Swimming Lessons for Children with Autism

For a child on the autism spectrum, the benefits of learning how to swim are priceless. Its inherently therapeutic nature provides a comforting space for the child and aids in reducing stress from the outside world. Swimming lessons serve as a stimulant towards the child’s engagement in social interactions, which in turn helps their speaking skills, self-esteem, and other cognitive faculties. Additionally, knowing how to swim could save a child’s life.

Because April is Autism Awareness Month, here’s what any parent of a child with autism spectrum disorder (ASD) should know about swimming lessons and how they can help their child develop.

Water is a stress reliever

Water has a calming quality that soothes our bodies and reduces stress, and the therapeutic benefits of swimming and aquatic therapy are well documented. For example, the hydrostatic pressure of water creates a cradling and “weightless” environment, which helps relax your muscles.

For a child with ASD, these qualities of water are even more valuable because they help decrease hyperactivity and aggression. Instead, their focus can be turned to the concentration needed to keep themselves afloat. The gentle rhythms of floating in the water and the support of the water surrounding their bodies means the children don’t have to exert too much force on their bodies.

Additionally, the feeling of weightlessness that comes from swimming and treading water helps the child control their body movements so they do not harm themselves. Swimming also helps those with a strong sensitivity to touch get introduced to new sensory experiences in a safe, calming environment.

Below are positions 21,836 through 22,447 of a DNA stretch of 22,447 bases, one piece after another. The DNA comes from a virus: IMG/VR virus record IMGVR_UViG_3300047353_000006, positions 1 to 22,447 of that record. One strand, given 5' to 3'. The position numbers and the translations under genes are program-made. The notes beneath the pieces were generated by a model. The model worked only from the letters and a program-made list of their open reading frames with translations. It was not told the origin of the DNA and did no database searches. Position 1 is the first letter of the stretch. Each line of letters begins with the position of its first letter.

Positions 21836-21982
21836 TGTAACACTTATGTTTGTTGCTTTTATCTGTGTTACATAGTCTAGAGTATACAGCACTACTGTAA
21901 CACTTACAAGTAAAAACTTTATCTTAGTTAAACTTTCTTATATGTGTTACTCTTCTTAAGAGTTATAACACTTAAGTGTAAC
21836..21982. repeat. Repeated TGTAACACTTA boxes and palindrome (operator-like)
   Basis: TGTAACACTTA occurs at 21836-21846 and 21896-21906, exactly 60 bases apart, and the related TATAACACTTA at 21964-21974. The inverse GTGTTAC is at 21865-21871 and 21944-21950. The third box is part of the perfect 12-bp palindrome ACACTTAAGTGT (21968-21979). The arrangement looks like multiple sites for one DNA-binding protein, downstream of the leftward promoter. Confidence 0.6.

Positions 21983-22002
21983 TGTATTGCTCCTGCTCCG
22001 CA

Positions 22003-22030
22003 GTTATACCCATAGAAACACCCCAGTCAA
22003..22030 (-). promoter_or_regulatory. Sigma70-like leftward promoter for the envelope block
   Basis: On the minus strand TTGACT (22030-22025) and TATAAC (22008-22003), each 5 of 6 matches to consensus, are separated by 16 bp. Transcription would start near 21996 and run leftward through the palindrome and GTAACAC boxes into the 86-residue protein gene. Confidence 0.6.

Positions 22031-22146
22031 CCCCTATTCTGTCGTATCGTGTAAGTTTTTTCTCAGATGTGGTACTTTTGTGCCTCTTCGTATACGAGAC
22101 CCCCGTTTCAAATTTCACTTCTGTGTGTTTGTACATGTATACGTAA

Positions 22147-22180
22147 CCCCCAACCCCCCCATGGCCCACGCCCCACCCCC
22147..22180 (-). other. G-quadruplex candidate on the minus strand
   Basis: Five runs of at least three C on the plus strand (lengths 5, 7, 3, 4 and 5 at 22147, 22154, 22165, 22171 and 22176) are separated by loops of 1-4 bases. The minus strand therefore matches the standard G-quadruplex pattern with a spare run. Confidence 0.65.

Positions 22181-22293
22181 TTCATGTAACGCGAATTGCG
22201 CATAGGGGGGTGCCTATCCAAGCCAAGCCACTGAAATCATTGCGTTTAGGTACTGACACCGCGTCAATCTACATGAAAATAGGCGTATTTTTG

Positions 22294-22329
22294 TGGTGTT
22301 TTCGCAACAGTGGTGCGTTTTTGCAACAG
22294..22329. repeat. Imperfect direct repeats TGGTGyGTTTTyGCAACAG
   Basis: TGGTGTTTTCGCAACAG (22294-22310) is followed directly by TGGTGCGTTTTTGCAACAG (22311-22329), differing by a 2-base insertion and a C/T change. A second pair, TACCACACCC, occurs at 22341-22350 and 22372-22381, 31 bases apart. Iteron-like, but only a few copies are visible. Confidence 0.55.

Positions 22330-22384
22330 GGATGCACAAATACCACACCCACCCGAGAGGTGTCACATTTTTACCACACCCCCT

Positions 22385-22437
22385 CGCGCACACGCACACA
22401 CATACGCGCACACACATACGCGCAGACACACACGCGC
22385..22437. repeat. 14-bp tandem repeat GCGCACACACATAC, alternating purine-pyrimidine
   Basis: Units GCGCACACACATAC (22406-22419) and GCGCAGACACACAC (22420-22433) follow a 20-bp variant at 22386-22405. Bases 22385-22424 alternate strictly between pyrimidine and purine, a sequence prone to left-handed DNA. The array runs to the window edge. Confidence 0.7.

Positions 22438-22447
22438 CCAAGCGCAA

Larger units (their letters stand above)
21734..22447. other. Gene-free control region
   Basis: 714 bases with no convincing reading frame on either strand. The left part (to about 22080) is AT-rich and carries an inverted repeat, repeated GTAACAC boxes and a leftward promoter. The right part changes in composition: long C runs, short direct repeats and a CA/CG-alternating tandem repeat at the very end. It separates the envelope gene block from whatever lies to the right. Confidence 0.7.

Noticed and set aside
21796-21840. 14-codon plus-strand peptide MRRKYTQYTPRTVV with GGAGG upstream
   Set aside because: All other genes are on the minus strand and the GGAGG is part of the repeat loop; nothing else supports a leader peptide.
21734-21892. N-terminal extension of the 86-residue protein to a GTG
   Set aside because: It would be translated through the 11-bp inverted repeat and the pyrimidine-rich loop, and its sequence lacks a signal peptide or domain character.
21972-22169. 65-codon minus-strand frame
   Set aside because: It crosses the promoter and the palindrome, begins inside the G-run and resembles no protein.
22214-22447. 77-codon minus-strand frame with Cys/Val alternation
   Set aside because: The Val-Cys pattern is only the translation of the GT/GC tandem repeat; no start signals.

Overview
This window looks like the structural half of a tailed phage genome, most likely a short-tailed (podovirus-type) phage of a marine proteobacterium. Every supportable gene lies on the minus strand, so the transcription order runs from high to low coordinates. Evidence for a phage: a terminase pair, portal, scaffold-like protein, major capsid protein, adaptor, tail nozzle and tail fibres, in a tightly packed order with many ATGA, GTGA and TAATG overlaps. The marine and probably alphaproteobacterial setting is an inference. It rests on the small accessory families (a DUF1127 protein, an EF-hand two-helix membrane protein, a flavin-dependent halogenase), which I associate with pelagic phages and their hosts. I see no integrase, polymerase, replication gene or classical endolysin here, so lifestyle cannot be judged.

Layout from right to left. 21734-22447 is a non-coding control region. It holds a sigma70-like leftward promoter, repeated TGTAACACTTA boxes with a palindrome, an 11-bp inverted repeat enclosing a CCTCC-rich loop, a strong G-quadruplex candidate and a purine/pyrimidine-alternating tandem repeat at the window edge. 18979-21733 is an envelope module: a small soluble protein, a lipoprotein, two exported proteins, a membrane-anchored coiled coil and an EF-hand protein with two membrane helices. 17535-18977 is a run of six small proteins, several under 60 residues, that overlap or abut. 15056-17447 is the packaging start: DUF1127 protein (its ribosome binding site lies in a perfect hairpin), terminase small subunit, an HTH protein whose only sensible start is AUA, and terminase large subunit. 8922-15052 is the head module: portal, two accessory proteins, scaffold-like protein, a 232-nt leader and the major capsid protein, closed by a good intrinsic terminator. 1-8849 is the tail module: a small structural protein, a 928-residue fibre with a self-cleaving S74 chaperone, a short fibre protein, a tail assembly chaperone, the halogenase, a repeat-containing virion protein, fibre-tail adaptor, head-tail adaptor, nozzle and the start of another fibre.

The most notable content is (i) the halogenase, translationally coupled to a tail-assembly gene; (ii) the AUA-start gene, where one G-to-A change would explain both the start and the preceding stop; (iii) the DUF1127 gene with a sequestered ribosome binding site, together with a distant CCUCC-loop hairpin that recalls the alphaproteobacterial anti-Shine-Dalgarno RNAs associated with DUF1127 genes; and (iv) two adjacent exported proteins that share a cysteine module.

Drowning prevention

Drowning is the leading cause of death among children with ASD, according to the National Autism Association—it’s estimated that 91% of deaths of children on the spectrum ages 18-years-old and younger are the result of drowning. Most of the time, these cases involve wandering away from home.

The rate of children with ASD wandering from their home or away from a safe environment is four times higher than among the general population of children. When children on the autistic spectrum wander, they often find themselves attracted to water. In nearly all cases dying after wandering, the cause of death is from accidental drowning or suffocation.

Many children on the autism spectrum are unable to relay their address or phone number to other people, especially if they do not know them. Therefore, teaching them how to swim and be safe around bodies of water is a matter of life and death for a child on the autism spectrum.

Swimming helps autistic children learn and communicate better

In swimming lessons, children often perform exercises that use facial muscles, which serves as reinforcement for speech therapy. For example, when a student blows bubbles in the water, or motor boat noises, they are practicing the phonetics of p, b, and m sounds.

Additionally, learning how to hold and control their breath aids in articulation and enunciation. That way, they develop better communication with their parents and instructors. Parents of children with ASD who have taken them to swimming lessons have noted that their cognitive processes have improved, meaning the child is able to intake information and acquire knowledge better. This is due to the individualized nature of a swim lesson, which does not give them too much information to focus on all at once.

Social skills and self-esteem

Children on the autism spectrum benefit greatly from group lessons in which team-building and interpersonal relationships are essential. Apart from the pride associated with a child’s personal achievements in learning basic swimming skills, they can also learn how to support other team members and successfully interact with them. As part of a team, they can learn how to cooperate and have friendly competition, all while experiencing the positive feedback from their individual efforts.

Children will also develop listening skills that allow them to understand and follow instruction. Putting children with ASD in these kinds of social situations allows them build confidence in a safe space that is not too demanding.

Swimming lessons provide so many opportunities to improve and supplement an autistic child’s learning and development. In addition to improved social skills, it also gives them a chance to succeed at what may seem at first like an impossible task. This sense of accomplishment can help propel them forward to achieve even more than they ever thought possible.